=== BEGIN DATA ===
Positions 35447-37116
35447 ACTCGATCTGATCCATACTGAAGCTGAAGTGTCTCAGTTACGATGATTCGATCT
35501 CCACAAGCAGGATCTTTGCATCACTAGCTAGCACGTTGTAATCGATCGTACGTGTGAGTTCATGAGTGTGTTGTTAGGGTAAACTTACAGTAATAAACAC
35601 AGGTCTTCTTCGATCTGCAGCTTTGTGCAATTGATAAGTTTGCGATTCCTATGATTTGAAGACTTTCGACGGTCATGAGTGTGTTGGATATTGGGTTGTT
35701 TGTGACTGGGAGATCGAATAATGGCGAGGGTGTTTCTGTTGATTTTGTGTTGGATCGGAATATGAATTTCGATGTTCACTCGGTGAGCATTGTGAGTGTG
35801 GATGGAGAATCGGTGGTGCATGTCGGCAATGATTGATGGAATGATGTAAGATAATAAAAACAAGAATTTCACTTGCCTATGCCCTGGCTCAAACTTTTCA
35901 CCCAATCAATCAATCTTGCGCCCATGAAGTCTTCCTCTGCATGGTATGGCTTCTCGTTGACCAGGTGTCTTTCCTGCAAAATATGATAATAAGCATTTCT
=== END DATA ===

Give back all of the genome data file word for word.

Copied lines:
Positions 35447-37116
35447 ACTCGATCTGATCCATACTGAAGCTGAAGTGTCTCAGTTACGATGATTCGATCT
35501 CCACAAGCAGGATCTTTGCATCACTAGCTAGCACGTTGTAATCGATCGTACGTGTGAGTTCATGAGTGTGTTGTTAGGGTAAACTTACAGTAATAAACAC
35601 AGGTCTTCTTCGATCTGCAGCTTTGTGCAATTGATAAGTTTGCGATTCCTATGATTTGAAGACTTTCGACGGTCATGAGTGTGTTGGATATTGGGTTGTT
35701 TGTGACTGGGAGATCGAATAATGGCGAGGGTGTTTCTGTTGATTTTGTGTTGGATCGGAATATGAATTTCGATGTTCACTCGGTGAGCATTGTGAGTGTG
35801 GATGGAGAATCGGTGGTGCATGTCGGCAATGATTGATGGAATGATGTAAGATAATAAAAACAAGAATTTCACTTGCCTATGCCCTGGCTCAAACTTTTCA
35901 CCCAATCAATCAATCTTGCGCCCATGAAGTCTTCCTCTGCATGGTATGGCTTCTCGTTGACCAGGTGTCTTTCCTGCAAAATATGATAATAAGCATTTCT